Direct Experience—Evolving Consciousness

December 16, 2014 | Short Reflections

We find ourselves today, individually and corporately in the space of impasse. This dark rift between what was and creative possibility is marked by fear, impassible distrust, anger, and layers of unredeemed memory. Alienation, suspicion, sadness and cynicism drive us apart as we face a global comeuppance—a transcultural, multinational, and economic requital precipitated by our habitual inexorable indiscretions and greed.

World religions are bogged down with fundamentalism and extremism which creates wariness and suspicion. Stalemating impasse encumbers our ability to SEE. We must learn to free ourselves to build new bridges so we overcome war of any kind, terror, indigence, even extinction.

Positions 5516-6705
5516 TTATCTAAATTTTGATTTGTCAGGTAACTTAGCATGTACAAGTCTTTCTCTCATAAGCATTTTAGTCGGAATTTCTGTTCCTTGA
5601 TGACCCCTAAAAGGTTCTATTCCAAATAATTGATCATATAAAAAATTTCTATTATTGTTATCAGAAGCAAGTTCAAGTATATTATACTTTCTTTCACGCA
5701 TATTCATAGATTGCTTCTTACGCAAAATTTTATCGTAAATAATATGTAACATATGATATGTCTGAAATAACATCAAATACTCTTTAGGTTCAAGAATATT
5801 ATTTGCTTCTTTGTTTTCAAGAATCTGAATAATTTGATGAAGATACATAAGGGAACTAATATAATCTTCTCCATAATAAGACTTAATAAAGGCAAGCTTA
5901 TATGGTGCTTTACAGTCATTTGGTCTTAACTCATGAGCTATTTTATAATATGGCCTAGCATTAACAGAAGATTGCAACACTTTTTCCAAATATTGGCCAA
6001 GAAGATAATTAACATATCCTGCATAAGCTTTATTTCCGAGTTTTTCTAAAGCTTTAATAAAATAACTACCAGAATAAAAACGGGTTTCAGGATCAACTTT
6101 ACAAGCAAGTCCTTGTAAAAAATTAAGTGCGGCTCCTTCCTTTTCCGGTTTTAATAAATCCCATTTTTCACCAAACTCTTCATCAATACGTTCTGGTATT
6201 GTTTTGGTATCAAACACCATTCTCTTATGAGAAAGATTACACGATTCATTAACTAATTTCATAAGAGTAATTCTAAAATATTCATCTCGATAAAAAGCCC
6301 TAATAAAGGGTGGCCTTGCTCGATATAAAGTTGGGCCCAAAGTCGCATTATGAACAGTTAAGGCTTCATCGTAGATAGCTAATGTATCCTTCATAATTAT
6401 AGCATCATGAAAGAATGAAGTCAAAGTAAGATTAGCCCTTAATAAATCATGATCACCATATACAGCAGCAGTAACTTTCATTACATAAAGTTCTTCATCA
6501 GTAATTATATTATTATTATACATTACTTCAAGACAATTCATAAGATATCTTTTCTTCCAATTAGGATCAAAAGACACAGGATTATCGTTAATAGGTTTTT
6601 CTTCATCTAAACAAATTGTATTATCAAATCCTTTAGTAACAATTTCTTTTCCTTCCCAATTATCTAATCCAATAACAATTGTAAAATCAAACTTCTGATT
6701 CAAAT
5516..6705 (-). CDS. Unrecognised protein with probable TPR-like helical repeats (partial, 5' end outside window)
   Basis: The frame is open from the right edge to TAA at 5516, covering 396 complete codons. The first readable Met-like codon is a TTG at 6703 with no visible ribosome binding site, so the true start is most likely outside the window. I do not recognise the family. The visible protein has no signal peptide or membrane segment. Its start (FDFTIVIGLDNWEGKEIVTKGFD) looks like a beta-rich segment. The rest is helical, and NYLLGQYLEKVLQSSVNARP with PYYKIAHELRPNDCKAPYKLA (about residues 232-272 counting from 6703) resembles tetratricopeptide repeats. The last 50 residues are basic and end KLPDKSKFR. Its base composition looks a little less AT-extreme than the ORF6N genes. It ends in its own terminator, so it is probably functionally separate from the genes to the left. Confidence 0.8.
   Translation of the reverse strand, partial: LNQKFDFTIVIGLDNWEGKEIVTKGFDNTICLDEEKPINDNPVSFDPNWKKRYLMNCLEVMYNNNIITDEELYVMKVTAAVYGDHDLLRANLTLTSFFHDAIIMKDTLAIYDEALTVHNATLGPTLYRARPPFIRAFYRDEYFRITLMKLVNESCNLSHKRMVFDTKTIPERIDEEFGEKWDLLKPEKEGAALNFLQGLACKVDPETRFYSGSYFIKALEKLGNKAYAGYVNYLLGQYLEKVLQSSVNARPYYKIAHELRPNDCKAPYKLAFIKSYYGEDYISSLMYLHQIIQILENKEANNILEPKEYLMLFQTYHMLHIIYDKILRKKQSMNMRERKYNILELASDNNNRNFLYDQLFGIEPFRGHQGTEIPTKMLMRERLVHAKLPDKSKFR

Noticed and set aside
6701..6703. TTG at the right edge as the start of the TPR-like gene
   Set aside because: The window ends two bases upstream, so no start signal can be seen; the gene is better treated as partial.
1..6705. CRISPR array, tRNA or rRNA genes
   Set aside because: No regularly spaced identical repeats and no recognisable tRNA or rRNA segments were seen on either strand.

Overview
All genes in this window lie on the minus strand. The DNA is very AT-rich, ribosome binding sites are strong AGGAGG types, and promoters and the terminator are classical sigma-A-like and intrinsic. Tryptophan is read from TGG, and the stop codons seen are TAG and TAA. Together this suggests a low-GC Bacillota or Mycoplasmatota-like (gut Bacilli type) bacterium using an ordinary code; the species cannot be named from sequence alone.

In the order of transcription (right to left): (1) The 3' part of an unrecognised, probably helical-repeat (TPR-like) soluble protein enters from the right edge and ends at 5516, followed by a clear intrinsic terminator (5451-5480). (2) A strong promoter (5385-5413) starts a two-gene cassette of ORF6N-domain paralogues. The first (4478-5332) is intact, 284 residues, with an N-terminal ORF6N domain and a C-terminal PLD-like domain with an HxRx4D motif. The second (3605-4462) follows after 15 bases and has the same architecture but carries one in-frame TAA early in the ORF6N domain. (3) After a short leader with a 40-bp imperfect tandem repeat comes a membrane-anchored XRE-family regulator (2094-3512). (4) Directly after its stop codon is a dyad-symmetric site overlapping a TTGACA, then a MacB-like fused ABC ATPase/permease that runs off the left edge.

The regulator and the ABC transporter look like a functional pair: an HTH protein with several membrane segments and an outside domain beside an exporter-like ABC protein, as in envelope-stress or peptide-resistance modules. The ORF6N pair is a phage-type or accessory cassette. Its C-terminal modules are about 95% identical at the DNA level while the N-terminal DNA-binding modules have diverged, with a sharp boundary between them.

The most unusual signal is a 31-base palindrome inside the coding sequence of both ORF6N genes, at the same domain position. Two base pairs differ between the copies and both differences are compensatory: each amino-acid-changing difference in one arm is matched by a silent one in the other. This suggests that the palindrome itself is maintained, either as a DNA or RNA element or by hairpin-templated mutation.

Our mission in this new millennium is to reach our human fulness. We are immersed in and belong to the eternal process. It is in the very lifeblood of our experience where we will find the Ultimate. We answer the invitation, “Come and see!” by our own direct experience. Young children remind us of this, showing us concretely the essential aspect of life.

We need to embody a new, inclusive religious spirit, grounded in cosmology, empowered within the evolutionary process. We must embrace our unique role as co-creators of tomorrow’s world. Most humans intuit a convincing case for Love as Source and Goal of the evolutionary process. Clearly, we can become increasingly conscious of ourselves as love creatures and contribute to healing violence in and among us.

A new image of the Source and a new humanity considering a greater consciousness can be brought to bear transformed by the power of love. This can only be understood with the “third eye.” This is a daring and daunting challenge, spiritually summoning humanity to evolve toward greater unity. When we make this transition, we may be meditators of the future, models for multidimensional, cross-cultural aspects of a kind of global renaissance. New forms of consciousness have now taken on specific and definite cross-cultural structures.